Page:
BOOK HAUL|I’ve read some of these already oops

Whoop whoop here are the books I’ve bought since like January.



The Sun is Also the Star by Nicola Yoon:  Unread. Features a Jamican immigrant and the other MC is Korean-American.

The Upside of Unrequited by Becky Albertalli: Read and loved already! My review can be found here. Fat MC with Anxiety, diverse side characters

Asking For It by Louise O’Neill: Unread. This book is about rape culture in Ireland.

We Are Okay by Nina LaCour: Unread A story about grief. Slight f/f romance I believe

Ask A Queer by Lindsay King-Miller: Currently Reading Basically what the title says!

#GirlBoss by Sophia Amoruse: Read A woman with no college degree and became a successful clothing business owner. Was ehh about it.

Simon Vs the Homo Sapiens Agenda by Becky Albertalli: Read and amazing and please read. m/m cute romance and diverse side characters

Binti by Nnedi Okorafor: Honestly, not a clue but I know it’s sci-fi with POC characters!

Have you read any of these? Let me know down below!



“Why Party When You Can Read?”| #1

I’m a college student yet I never go out during the weekends to these parties hosted by the frat houses (okay people in greek life low-key scare me). So this is a knock off version of my Friday Reads since I will be mostly be reading. Oh, I am also working 10pm-5am tonight so please send some positive vibes lmao.

So, here’s what I’m reading this weekend

25526296Children have always disappeared under the right conditions; slipping through the shadows under a bed or at the back of a wardrobe, tumbling down rabbit holes and into old wells, and emerging somewhere… else.

But magical lands have little need for used-up miracle children.

Nancy tumbled once, but now she’s back. The things she’s experienced… they change a person. The children under Miss West’s care understand all too well. And each of them is seeking a way back to their own fantasy world.

But Nancy’s arrival marks a change at the Home. There’s a darkness just around each corner, and when tragedy strikes, it’s up to Nancy and her new-found schoolmates to get to the heart of the matter. No matter the cost.

25667918Her name is Binti, and she is the first of the Himba people ever to be offered a place at Oomza University, the finest institution of higher learning in the galaxy. But to accept the offer will mean giving up her place in her family to travel between the stars among strangers who do not share her ways or respect her customs.

Knowledge comes at a cost, one that Binti is willing to pay, but her journey will not be easy. The world she seeks to enter has long warred with the Meduse, an alien race that has become the stuff of nightmares. Oomza University has wronged the Meduse, and Binti’s stellar travel will bring her within their deadly reach.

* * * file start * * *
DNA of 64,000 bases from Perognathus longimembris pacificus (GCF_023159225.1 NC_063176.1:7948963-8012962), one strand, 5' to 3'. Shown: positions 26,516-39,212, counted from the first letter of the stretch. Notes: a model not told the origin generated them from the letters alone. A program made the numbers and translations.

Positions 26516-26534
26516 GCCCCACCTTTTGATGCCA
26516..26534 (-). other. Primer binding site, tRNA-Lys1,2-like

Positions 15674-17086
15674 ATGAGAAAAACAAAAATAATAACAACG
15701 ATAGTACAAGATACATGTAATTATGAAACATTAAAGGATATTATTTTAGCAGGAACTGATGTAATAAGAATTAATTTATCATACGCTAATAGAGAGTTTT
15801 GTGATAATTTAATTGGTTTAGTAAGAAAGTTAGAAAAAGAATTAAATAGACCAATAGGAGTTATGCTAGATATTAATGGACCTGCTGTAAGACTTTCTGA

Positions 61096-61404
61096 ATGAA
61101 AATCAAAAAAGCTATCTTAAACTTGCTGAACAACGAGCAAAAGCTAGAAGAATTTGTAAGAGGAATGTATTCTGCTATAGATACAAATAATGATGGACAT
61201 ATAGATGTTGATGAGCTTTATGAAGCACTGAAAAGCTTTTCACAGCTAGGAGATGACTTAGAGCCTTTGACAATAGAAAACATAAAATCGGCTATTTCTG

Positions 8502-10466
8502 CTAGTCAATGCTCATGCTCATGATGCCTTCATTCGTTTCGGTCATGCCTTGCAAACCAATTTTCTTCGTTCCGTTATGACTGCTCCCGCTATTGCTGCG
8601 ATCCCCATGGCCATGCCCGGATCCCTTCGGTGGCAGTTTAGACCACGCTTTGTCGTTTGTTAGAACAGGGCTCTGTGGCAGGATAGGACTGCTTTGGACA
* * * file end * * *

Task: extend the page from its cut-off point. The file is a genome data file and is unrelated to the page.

If Binti hopes to survive the legacy of a war not of her making, she will need both the gifts of her people and the wisdom enshrined within the University, itself – but first she has to make it there, alive.

25733577Ask a Queer Chick is a guide to sex, love, and life for lesbian, gay, bi, and queer women. Based on the long-running and popular advice column for The Hairpin, but featuring entirely new content, Ask a Queer Chick cuts through all of the bizarre conditioning imparted by parents, romantic comedies, and The L Word to help queer readers and their straight/cis friends navigate this changing world. Offering advice on everything from coming out to getting your first gay haircut to walking down the aisle, Ask a Queer Chick is a positive, down-to-earth guide that will resonate with readers of Dan Savage and Cheryl Strayed’s Tiny Beautiful Things

Openly Straight by Bill Konigsberg {Review}

16100972Rafe is a normal teenager from Boulder, Colorado. He plays soccer. He’s won skiing prizes. He likes to write.

And, oh yeah, he’s gay. He’s been out since 8th grade, and he isn’t teased, and he goes to other high schools and talks about tolerance and stuff. And while that’s important, all Rafe really wants is to just be a regular guy. Not that GAY guy. To have it be a part of who he is, but not the headline, every single time.

So when he transfers to an all-boys’ boarding school in New England, he decides to keep his sexuality a secret — not so much going back in the closet as starting over with a clean slate. But then he sees a classmate break down. He meets a teacher who challenges him to write his story. And most of all, he falls in love with Ben . . . who doesn’t even know that love is possible.

This witty, smart, coming-out-again story will appeal to gay and straight kids alike as they watch Rafe navigate feeling different, fitting in, and what it means to be himself.



We were dancers and drummers and standers and jugglers, and there was nothing anyone needed to accept or tolerate. We celebrated.

This was such an amazing read. I know my star rating doesn’t reflect my feelings but this was truly astounding.

Rafe was such a lovely cute but oh-so frustrating character to follow. Rafe leaves his old like to go to this all boy prep school and tries to abandon his label as the “gay kid.” Labels suck,  there’s a reason why I love the quote “labels are for jars and not for people.” I was 100 percent behind Rafe when it comes to this philosophy.

But… oh Rafe you simple fluffy cupcake. I love you, I truly do but you were so not smart about everything. It was so difficult to read through this book because when it comes to lying, especially in a possible relationship, nothing can end well. Despite this fact, I actually still enjoyed reading his voice and seeing how he justifies certain decisions in his mind.

What really did it for me was the side characters. I love Toby and his wild self (even though he sometimes say the wrong thing at the wrong time). I loved Rafe’s best friend Claire and despite some of the things she says in the beginning, she always has Rafe’s back. Rafe’s parents are honestly the best and probably one of the most supporting parents in YA history. They are a tad over the top but you can tell they truly love their son and would never ask or want him to change.

And of course, the love interest, Ben. I wanted to shake Ben and tell him so many times that “YOU AND RAFE ARE DESTINED TO BE TOGETHER” It’s so obvious it honestly hurts my little heart. Ben is that typical philosophical always got something  wise to say type of guy but I surprisingly still loved him. Ben and Rafe’s relationship was so darn adorkable and was so well developed.